As well as little proper consultation over the closure of a stretch of Croydon High Street, there doesn’t appear to have been much thought gone into what Mark Watson, the soon-to-be-ex councillor behind the scheme, and the council intend to do with this suddenly traffic-free stretch of the town centre.
The latest “Watson whim” has generated ridicule and bemusement in equal measure since it appeared on Croydon High Street.
The small construction appeared at the Katharine Street end of the closed road just before Christmas. Not big enough for a usefully sized stage, it seems too forbidding to be public seating.
It looks like something knocked together from a clearance sale of off-cuts from Ikea.
“What the fuck is it?” was typical of the responses on social media.
“Should have put a hot tub in it,” was someone else’s comment.
According to a press release from the Town Hall propaganda department, it is an “installation of a new, modern seating structure” which is “the first in a series of exciting works to get under way in the newly pedestrianised area of the town centre’s High Street”.
See that? “Exciting”. Get the bunting out.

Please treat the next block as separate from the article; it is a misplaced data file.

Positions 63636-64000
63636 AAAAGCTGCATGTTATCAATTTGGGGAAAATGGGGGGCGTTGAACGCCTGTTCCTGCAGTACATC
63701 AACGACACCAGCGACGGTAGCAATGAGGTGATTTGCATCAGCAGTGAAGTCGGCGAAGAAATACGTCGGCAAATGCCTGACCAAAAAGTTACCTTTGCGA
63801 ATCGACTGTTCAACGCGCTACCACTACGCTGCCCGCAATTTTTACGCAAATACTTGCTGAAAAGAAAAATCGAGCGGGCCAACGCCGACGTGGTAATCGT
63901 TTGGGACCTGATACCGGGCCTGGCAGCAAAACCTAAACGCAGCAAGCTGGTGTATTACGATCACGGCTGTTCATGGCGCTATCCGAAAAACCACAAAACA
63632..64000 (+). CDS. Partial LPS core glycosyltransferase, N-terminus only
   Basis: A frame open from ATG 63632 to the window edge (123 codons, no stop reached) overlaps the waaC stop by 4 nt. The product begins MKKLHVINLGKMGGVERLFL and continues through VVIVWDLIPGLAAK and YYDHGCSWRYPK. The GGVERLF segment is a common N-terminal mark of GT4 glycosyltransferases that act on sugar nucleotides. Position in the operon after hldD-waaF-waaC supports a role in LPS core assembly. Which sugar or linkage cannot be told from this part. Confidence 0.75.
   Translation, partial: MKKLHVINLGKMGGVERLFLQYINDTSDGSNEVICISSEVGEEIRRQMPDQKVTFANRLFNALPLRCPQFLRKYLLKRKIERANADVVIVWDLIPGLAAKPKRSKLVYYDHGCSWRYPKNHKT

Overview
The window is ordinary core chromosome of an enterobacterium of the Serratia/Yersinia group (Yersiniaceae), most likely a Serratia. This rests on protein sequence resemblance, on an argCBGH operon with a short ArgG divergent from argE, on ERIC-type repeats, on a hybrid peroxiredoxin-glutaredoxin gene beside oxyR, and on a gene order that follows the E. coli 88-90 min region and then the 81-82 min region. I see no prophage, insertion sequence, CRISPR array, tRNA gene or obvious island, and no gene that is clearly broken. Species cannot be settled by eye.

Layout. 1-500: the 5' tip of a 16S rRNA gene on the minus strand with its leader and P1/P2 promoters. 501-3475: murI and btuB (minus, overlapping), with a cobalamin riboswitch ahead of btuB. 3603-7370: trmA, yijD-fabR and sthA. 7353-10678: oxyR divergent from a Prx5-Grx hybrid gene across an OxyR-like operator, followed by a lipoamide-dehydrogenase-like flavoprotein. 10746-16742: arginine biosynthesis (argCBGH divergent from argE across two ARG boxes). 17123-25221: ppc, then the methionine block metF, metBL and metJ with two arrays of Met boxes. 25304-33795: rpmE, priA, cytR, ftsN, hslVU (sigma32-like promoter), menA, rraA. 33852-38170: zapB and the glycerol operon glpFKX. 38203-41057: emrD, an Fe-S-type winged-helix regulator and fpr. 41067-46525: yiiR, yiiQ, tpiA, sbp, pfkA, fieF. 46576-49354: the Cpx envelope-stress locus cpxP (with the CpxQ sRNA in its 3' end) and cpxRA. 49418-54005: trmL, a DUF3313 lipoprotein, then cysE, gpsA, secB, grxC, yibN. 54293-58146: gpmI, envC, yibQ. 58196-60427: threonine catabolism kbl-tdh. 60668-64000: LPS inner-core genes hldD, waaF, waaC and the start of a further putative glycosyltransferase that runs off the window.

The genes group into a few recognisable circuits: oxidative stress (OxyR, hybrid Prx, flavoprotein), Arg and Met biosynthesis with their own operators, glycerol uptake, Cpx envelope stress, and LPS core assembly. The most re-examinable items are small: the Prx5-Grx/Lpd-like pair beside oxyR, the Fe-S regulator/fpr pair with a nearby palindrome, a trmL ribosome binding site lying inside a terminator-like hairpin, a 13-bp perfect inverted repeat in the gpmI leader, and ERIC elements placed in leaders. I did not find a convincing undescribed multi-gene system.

The gushing press release continues: “Designed by The Decorators, a multidisciplinary design collective whose projects aim to reconnect the physical elements of a place with its social dimension, the new public seating structure aims to rejuvenate the newly formed space.”
Newly formed space? We thought the space was there all the time. Has anyone told Stephen Hawking?
And “a multidisciplinary design collective whose projects aim to reconnect the physical elements of a place with its social dimension”? Seriously?
Watson is the Addiscombe councillor who opted not to seek re-selection after he so antagonised fellow Labour members in his own ward over a one-way road scheme that favoured his own street, Lebanon Road, at the expense of residents on neighbouring streets.
His track record with other streets while in power hasn’t been altogether successful, either: it was the £1.2million Watson-backed scheme on Surrey Street which managed to drive away nearly half of the existing street stall traders, replacing them with lots of second- and third-rate artwork, or Watson whims.
In the council’s press statement on the “seating” on Croydon High Street, the quote attributed to Watson seems almost to admit that the road closure was done in such a rush that there was no real plan in mind as to how to use the newly pedestrianised area (which pedestrians are hardly using). Certainly, there’s no trace to be found of such “innovative” or prestigious seating to be found in the proposal document which the council’s consultants were hawking around less than six months ago.
“I’m sure the new seating in this area will prove to be a popular addition to the space when the warmer weather arrives,” said Watson, the man who clearly had no idea that it gets colder and darker in Croydon from October to December…
Of course, by May, Watson may have plenty of time to make use of the High Street bench.
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